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Ring dials

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This is one of a series of articles written for "Clocks" magazine by the late Noel Ta'bois, and reproduced with permission here as a memorial to him.

This article originally appeared in Clocks in June 1987

Last month I mentioned the ambiguity of two names for the same thing. The study of gnomonics is fraught with similar perplexities. This month's title embraces no fewer than three quite different types of ring sundials but I know of no books which make distinctions between any two of them, let alone three! Is it any wonder the tyro get bewildered?

The three types are:

  • Altitude ring dials,
  • Equinoctial ring dials,
  • Finger ring dials

The first group function by the sun's altitude irrespectively of its azimuth (direction). From their size and shape they are sometimes also referred to as bracelet dials and, if small, as 'poke dials'! Figure 1 shows a simple altitude ring dial. It is suspended by the eyelet at the top and rotated until the sun shines through the hole, seen top left, on to the diagonal hour lines engraved on the opposite inside surface. The light spot is lined up with the centres of these lines at the equinoxes, with the bottom ends at the summer solstice and the top ends at the winter solstice. No knowledge of direction is needed.

Figure 2 and 3 show an example of the second group. They are known as equinoctial, equatorial, astronomical, or universal ring dials. Four names for the same thing! They usually have an eyelet from which they are suspended but are occasionally fixed to a solid base.

In use, the suspension point is et against the latitude scale, and the sliding cursor on the diametral arm is adjusted for the sun's declination. One side of the arm is graduated in degrees and the other shows the date. Either scale may be used. The cursor has a small hole which allows a spot of light from the sun to fall on the inside edge of the equatorial hour ring which is marked with equiangular hour lines.

The dial is suspended from the eyelet and rotated until the light spot falls on the line engraved along the centre of the inside edge of the hour ring. In this position the spot shows the time, the central arm is parallel to the earth's axis, the hour ring is parallel to the earth's equator, and the vertical ring lies in the plane of the meridian. For precise readings the central arm is turned on its pivots to face the sun and so produce an undistorted light spot.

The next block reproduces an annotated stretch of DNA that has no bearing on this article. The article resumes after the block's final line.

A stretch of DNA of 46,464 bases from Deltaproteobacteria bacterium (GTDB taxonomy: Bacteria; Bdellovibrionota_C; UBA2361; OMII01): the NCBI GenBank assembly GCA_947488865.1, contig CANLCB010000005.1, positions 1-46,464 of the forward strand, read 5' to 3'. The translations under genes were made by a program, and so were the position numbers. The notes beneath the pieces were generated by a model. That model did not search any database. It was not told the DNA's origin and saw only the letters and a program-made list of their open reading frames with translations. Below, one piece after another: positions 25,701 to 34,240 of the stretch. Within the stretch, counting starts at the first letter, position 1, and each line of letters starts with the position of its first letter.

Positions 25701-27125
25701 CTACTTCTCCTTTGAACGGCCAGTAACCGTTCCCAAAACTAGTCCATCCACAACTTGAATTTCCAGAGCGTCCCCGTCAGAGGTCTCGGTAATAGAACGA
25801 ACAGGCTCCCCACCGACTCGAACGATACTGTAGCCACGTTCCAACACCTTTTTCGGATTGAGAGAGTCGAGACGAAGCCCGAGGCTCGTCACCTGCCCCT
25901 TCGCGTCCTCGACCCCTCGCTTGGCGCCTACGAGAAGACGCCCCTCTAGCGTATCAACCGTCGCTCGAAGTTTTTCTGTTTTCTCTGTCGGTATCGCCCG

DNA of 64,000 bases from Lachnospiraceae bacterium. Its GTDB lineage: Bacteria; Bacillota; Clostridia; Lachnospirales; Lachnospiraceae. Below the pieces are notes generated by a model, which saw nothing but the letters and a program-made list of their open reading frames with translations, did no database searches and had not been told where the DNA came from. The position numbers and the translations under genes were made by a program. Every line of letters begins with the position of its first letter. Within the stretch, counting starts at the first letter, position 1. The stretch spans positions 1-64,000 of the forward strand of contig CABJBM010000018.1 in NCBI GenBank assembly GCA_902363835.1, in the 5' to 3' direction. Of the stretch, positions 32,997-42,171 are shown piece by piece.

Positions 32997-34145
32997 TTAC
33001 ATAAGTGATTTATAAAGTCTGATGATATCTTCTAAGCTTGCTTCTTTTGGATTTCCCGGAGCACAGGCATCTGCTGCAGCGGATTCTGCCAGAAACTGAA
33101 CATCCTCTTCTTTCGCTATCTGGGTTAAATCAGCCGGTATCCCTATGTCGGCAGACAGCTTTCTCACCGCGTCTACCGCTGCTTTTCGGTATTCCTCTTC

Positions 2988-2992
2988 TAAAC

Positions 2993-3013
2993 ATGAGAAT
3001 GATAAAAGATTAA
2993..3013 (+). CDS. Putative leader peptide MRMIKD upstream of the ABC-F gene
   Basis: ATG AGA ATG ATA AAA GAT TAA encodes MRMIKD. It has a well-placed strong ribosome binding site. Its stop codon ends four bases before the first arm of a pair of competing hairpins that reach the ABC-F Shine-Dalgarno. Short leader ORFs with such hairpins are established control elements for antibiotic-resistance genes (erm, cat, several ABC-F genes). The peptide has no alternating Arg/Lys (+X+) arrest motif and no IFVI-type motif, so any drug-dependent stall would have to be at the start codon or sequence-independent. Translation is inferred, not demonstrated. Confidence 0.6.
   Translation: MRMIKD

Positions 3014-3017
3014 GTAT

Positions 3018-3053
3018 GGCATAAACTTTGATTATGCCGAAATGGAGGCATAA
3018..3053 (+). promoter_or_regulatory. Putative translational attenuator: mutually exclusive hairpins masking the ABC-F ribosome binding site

At the equator, as the dial is rotated the light spot will cross the hour ring at right angles, but as the latitude increases the angle becomes progressively more oblique and the setting of the dial progressively more imprecise. At the pole the spot moves parallel to the equatorial ring making it impossible to set the dial by this method. However, being an equinoctial dial, if it is correctly oriented, its accuracy of time measurement is unaffected by latitude; it is only the setting of the dial which becomes more inaccurate as the latitude increases.

The altitude ring dial has to be reoriented every time a reading is taken. After initial setting the equinoctial ring dial would, theoretically, continue to function for the rest of the day, although the cursor would have to be rotated to follow the sun. The fact that these two types of dials are set in a similar way but function differently can give rise to muddled thinking.

For example, in a museum a display of equinoctial ring (and other) dials was headed 'Universal Altitude Dials'. This used to puzzle me but my difficulties ended when it dawned on me that they are in fact equinoctial dials and not altitude dials. I protested to the curator and I am glad to say that the display is now headed merely 'Universal Dials'!

The third group are usually horizontal dials. I will discuss them next month.

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